We will be re-filing the HIV/AIDS resolution this season. The filers believe that Abbott's U.S. price increase of 400% of Norvir (ritonavir), a key AIDS drug, is an inappropriate response to the AIDs pandemic. The company has said that it adjusted Norvir's price to better reflect the drug's importance in treating AIDS and the costs for improving the formulation. Norvir is an HIV protease inhibitor that is widely used to boost the potency of some other AIDS combination-drug therapies. The wholesale price for a month's treatment of the drug jumped to $265 from $54.
For the past two years, we have filed resolutions asking Merck to increase access to medications by restraining price increases. While retaining this as our primary objective, our 2005 resolution will ask the company to separate the chairman of the board and CEO positions. Our resolution will highlight the company's reluctance to engage shareholders on the issue of medication pricing as a demonstration of the need for greater independence in the position of board chairman.
Shareholders, led by New York City pension funds, will continue to encourage Dillard's to implement at its overseas factories and subsidiaries a code of conduct based on the International Labor Organization's human rights standards and the United Nations' Norms on the Responsibilities of Transnational Corporations with Regard to Human Rights. In addition, we are calling on the company to commit to a program of outside, independent monitoring programs by respected human rights and religious organizations in order to strengthen compliance with international human rights standards.
For the second year in a row, we will file a resolution with VF, a clothing retailer, regarding its contract supplier standards. The company's overseas textile operations are of some concern to us. Reports indicate that numerous labor rights abuses occur at its overseas factories. So far, the company has not expressed interest in dialogue.
Our resolution asks the company to create and monitor human rights standards of its suppliers and to report on the results in a publicly available annual corporate citizenship report. Shareholders, led by the Center for Reflection, Education and Action, Trillium Asset Management and including CBIS, hope to initiate a substantive discussion with YUM!, one of the world's largest restaurant companies. We plan to discuss the negotiations between the company and the Coalition of Immokalee Workers, a group of tomato pickers in Immokalee, Florida. The Coalition is calling for improved pay and working conditions.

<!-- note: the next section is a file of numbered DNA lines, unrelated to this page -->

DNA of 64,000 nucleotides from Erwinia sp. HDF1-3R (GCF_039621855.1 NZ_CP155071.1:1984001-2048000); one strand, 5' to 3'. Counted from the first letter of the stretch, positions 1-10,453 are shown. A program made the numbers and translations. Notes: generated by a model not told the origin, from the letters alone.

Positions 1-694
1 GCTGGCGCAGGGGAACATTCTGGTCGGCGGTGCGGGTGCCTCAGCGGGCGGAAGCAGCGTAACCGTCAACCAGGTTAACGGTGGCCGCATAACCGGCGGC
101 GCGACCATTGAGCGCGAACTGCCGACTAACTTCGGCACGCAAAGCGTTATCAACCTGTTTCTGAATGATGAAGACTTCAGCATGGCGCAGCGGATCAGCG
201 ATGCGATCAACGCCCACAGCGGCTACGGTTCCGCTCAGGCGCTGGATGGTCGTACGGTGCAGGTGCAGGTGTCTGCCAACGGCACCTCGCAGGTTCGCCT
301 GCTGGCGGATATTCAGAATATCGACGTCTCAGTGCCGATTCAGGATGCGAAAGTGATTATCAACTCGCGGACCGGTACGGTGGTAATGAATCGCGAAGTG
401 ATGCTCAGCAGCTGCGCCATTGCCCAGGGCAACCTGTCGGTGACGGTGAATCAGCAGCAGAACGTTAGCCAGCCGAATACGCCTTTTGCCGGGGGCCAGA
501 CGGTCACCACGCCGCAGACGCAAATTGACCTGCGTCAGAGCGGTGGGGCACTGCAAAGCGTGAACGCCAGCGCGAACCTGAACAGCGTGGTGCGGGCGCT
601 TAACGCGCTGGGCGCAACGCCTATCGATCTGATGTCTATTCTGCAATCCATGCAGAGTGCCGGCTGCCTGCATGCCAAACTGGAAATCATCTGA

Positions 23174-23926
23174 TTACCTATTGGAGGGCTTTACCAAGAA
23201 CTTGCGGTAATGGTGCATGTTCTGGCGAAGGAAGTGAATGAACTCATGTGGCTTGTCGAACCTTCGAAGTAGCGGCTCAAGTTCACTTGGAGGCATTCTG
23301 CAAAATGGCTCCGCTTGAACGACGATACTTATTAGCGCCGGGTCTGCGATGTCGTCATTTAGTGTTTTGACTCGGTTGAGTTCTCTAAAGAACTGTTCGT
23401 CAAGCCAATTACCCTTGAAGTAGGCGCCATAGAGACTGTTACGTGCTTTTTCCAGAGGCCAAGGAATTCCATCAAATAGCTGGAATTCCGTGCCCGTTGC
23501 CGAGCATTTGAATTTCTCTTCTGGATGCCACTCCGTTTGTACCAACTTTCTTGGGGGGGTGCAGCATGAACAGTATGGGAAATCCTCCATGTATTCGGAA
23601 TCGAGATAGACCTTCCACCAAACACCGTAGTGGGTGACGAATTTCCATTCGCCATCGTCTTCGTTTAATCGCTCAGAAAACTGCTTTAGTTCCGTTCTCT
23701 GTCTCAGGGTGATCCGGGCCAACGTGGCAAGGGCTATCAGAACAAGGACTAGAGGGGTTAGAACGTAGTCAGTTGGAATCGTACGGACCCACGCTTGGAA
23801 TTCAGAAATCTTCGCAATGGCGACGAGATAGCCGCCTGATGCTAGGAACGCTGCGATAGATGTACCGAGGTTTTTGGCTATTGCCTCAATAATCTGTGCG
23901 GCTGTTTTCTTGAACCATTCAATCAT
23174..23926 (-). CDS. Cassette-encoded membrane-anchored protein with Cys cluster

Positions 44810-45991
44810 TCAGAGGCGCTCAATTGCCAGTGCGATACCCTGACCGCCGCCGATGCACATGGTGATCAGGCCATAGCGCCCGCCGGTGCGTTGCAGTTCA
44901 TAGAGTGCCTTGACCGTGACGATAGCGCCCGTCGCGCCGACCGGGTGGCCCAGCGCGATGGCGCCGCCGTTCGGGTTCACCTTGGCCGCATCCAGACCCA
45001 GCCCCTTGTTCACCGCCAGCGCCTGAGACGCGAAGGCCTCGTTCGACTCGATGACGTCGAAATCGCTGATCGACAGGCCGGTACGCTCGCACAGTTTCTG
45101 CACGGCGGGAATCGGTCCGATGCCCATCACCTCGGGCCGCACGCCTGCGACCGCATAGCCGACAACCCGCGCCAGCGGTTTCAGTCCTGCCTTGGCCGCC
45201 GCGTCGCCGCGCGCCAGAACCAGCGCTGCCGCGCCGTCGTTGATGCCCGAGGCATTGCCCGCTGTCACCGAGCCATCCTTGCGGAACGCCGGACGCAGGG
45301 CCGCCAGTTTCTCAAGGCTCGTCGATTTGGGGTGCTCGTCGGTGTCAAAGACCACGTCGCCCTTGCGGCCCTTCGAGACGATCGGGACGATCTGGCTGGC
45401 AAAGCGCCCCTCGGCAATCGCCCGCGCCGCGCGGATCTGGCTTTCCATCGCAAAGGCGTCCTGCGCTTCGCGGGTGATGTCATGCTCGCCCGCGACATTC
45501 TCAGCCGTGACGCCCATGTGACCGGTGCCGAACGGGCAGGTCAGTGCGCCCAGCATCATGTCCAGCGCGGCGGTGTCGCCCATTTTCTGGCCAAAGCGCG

This year, CBIS will not file our resolution calling for the annual election of all board member since the company recently announced that it will recommend that shareholders vote in favor of an equivalent, management-sponsored resolution at its 2005 annual meeting. CBIS was very pleased with Gillette's decision and commends the company for taking this step. We believe that annually electing directors encourages the board to adhere to a higher level of accountability. A resolution on this topic had been filed for the past three years and each year it has received a majority vote. Last year, the resolution filed by CBIS and Walden Asset Management received 68% in favor of the resolution, one of the highest vote totals ever for a CBIS-sponsored resolution.
CBIS, Sisters of the Holy Names of Jesus and Mary, and other ICCR members have again co-filed a resolution on the issue of pay disparity between the highest and lowest paid workers. We plan to analyze how the company justifies excessive executive compensation, the ways that compensation can be adjusted to more reasonable levels, and why there is a barrier to producing the report on pay disparity that our resolution requests. The Cisco annual meeting was Thursday, November 18, 2004 and the resolution on pay disparity received 11% (preliminarily) of the vote, up from 9% last year. The company should post final results in early 2005.
CBIS and the co-filers will be encouraging Time Warner, for the third year in a row, to produce a report on the disparity between its highest and lowest paid workers, or provide similar information in an alternative form. We also seek an analysis of changes in the relative size of the gap between the two groups, the rationale justifying this trend and an evaluation of whether the top executive compensation packages at the company are excessive and should be modified.